While it no longer controls vast swathes of Iraq and Syria, Islamic State remains a threat and will seek to spring 10,000 of its fighters from Syrian prisons in 2023, experts say.
The infamous terror group is much diminished from its peak in 2014 but it remains a menace in a volatile part of the Middle East, as well as abroad in Afghanistan and parts of Africa.
What is more, there are fears that a possible ground offensive by Turkey in Syria could create the perfect conditions for IS to once again seize power.
“Blink and you’ll miss it and suddenly ISIS will be back,” says Middle East expert Dr Shiraz Maher.
In a year where other stories have dominated the headlines, Sky News looks into what IS has been doing, and whether huge tracts of territory could once again fall under its flag.
Since its last bastions in Syria fell to Western-backed forces, IS has been operating at a “greatly diminished” level, according to terror expert Matthew Henman.
He said: “But the level of threat, the level of operational activity, has stayed reasonably consistent over that kind of period.
“In various key theatres the group has maintained a steady tempo of insurgent violence.”
Mr Henman, who works for the Janes intelligence agency, said the group and its affiliates further afield are focused on exploiting regional instabilities and still have designs on seizing territory.
Seeking to seize territory in parts of Africa
Several branches, or provinces, of IS exist across the Middle East and Africa. Each has its own regional leader who then pledges allegiance to the overall IS leader.
Abu al Hussein al Husseini al Qurayshi is the current leader of IS after his predecessor blew himself up in October as Free Syrian Army (FSA) fighters closed in.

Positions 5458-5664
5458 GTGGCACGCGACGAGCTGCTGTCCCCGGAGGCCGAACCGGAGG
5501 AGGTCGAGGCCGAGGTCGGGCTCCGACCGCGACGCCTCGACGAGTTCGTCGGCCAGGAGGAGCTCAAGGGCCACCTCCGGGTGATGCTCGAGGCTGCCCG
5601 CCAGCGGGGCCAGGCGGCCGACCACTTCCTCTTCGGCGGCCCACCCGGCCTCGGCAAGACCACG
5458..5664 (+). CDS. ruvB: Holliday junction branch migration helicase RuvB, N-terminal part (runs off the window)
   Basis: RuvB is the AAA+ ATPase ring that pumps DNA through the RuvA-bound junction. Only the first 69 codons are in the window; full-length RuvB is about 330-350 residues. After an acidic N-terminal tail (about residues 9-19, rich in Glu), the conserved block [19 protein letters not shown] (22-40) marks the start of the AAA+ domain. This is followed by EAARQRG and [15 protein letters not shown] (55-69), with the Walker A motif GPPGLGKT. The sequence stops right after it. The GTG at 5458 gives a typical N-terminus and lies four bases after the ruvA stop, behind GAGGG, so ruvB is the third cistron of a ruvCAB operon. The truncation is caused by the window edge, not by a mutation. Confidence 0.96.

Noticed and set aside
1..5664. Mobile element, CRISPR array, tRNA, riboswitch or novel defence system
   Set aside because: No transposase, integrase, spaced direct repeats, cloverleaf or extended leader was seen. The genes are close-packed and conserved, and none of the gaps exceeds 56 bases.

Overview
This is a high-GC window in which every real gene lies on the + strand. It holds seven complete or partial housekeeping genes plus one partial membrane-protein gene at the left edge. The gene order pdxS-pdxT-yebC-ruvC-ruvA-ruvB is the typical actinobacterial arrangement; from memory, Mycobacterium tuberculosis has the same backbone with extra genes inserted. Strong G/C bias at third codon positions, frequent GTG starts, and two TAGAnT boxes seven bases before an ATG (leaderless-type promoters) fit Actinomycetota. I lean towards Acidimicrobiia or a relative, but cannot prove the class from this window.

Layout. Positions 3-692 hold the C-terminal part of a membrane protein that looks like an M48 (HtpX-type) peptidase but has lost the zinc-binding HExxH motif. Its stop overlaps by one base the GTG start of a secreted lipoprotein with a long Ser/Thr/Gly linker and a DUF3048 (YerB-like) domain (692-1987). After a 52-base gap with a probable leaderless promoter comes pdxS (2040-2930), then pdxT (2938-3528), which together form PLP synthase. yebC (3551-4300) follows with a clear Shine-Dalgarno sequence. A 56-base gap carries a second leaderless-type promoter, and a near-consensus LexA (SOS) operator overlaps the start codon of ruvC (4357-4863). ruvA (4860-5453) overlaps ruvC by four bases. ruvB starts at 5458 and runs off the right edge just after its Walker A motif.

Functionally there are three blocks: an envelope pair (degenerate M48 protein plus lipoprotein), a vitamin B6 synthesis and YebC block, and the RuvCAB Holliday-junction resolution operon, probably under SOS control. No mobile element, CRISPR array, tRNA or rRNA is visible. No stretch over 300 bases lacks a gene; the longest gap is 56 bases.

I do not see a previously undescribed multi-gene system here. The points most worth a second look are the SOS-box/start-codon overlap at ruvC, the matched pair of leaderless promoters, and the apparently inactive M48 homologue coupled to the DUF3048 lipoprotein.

At its height the so-called IS caliphate held sway over about a third of Syria and 40% of Iraq – a territory larger than Iceland.
In recent years much of the groups focus has turned to west Africa, Mr Henman says, where it has been met with multinational taskforces seeking to stop it gaining a proper foothold.
In Afghanistan the group’s regional affiliate – known as the Islamic State in Khorasan Province – has increased its attacks since the Taliban regained power.
Earlier this month, China advised its citizens to leave the country following a co-ordinated attack by Islamic State militants on a Chinese-owned hotel in the heart of Kabul.
Efforts to free thousands of imprisoned militants
But the danger of IS activity in Iraq and Syria remains, despite its diminished presence.
Some 70,000 people with suspected links to the group, including women and children and around 10,000 IS militants, are being held by Kurdish forces in northeast Syria.
IS has been clear that it intends to free its supporters. In January it used vehicles and explosives to ram through the walls of Gweiran Prison in Hassakeh in a bid to free the 3,000 held there.
Dr Shiraz Maher, a senior lecturer at King’s College London, says the risk of IS freeing thousands of imprisoned fighters is the “single greatest security threat to the West”.
He told Sky News: “The Syrian Democratic Forces have repeatedly said that this is a ticking time bomb that they are sitting on (that) they are not capable of dealing with themselves alone.”
Many of those being held by SDF forces are foreign fighters, but many nations have been reluctant to deal with them.
The delicate situation could be put at risk if Turkey carries out its threat of a land invasion targeting Kurdish forces, Dr Maher warned.
Such a development may force Kurdish authorities to divert resources currently guarding its network of detention centres to the front line, creating a “massive ability” for IS to free its supporters.
“We need to think creatively and have some courage in dealing with this issue and nipping it in the bud right now,” Dr Maher said.
“If ISIS return to Syria and Iraq, people will die on the streets of Berlin, London and Madrid.”